The Red Badge of Courage
How we cite our quotes:
A house standing placidly in distant fields had to him an ominous look. The shadows of the woods were formidable. He was certain that in this vista there lurked fierce-eyed hosts. The swift thought came to him that the generals did not know what they were about. It was all a trap. Suddenly those close forests would bristle with rifle barrels. Ironlike brigades would appear in the rear. They were all going to be sacrificed. The generals were stupids. The enemy would presently swallow the whole command. He glared about him, expecting to see the stealthy approach of his death (3.28).
The wide variety of Henry’s emotional responses to war now expands to include what we see here: paranoia. Henry loses whatever logic dominated his earlier attempts at rationalization and avoidance as he gives into these crazed emotions.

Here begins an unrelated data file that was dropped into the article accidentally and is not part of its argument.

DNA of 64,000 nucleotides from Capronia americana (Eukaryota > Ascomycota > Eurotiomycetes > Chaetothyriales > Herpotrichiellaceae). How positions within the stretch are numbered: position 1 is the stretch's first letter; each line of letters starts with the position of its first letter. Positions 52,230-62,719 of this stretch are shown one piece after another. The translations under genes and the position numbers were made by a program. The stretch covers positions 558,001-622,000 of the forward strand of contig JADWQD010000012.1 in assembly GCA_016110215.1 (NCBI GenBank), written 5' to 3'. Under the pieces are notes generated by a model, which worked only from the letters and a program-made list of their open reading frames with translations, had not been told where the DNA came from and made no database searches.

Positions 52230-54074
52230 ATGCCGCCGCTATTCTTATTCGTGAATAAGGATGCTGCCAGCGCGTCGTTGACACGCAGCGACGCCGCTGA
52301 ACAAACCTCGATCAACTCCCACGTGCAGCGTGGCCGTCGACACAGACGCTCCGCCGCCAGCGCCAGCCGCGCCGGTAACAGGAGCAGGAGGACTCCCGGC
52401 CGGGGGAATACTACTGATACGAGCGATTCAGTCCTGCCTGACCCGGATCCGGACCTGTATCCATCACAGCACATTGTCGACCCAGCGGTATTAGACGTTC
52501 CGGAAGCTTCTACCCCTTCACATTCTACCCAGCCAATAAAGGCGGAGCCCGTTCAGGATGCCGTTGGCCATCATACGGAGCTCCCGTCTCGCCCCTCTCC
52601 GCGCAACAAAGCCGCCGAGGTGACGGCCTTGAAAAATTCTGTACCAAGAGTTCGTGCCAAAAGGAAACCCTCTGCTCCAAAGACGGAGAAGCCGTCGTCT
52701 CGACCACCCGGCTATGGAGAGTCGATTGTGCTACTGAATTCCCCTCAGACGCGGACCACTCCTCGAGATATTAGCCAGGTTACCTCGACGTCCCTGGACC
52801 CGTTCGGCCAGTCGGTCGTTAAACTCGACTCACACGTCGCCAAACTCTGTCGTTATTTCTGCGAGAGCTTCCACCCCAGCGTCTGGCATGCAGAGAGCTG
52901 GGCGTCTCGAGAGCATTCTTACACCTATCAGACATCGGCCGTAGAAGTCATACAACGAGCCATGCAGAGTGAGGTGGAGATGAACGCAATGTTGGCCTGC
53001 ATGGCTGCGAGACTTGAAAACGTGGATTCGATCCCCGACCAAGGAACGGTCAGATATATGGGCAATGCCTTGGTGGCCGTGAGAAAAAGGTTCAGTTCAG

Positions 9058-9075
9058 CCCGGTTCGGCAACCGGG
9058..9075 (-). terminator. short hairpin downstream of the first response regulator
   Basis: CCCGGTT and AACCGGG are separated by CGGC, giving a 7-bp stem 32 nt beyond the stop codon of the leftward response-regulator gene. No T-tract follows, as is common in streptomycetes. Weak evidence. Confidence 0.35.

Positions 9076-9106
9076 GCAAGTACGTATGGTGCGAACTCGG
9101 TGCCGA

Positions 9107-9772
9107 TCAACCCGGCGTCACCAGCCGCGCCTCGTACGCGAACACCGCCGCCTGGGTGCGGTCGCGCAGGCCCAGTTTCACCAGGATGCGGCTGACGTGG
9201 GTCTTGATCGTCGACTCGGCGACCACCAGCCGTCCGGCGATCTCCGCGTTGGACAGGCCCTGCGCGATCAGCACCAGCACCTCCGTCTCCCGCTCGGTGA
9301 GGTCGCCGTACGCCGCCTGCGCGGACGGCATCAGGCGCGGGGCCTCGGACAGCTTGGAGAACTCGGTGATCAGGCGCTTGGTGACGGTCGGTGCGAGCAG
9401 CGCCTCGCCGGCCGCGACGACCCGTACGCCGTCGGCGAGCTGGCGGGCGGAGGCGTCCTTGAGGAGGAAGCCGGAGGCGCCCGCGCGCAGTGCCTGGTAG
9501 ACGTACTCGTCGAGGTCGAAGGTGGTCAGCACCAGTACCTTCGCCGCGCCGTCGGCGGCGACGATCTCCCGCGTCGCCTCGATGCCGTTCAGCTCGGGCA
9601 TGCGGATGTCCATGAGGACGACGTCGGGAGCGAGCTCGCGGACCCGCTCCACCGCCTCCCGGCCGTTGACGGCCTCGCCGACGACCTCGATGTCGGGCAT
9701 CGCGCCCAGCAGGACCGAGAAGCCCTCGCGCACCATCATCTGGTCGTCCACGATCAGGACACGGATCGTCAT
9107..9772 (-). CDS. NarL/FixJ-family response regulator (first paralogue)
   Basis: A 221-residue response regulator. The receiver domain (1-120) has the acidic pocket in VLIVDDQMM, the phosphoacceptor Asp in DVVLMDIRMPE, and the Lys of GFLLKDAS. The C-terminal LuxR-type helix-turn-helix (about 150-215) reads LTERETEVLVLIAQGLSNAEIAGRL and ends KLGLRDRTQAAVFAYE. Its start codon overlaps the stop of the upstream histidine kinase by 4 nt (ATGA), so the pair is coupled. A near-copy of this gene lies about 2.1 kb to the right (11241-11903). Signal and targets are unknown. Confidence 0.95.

Once he thought he had concluded that it would be better to get killed directly and end his troubles. Regarding death thus out of the corner of his eye, he conceived it to be nothing but rest, and he was filled with a momentary astonishment that he should have made an extraordinary commotion over the mere matter of getting killed. He would die; he would go to some place where he would be understood. It was useless to expect appreciation of his profound and fine sense from such men as the lieutenant. He must look to the grave for comprehension (3.50).
This is, of course, Henry’s absurd notion of the comforting aspects of death. Crane expects us to recognize the irony here.
He felt the subtle battle brotherhood more potent even than the cause for which they were fighting (5.15).
This quote raises a good point. We never hear about "the cause for which they [are] fighting"… at all. There is no mention of slavery or secession or even the names of the two armies. This text is about war, not politics. In this novel, war exists outside of its causes.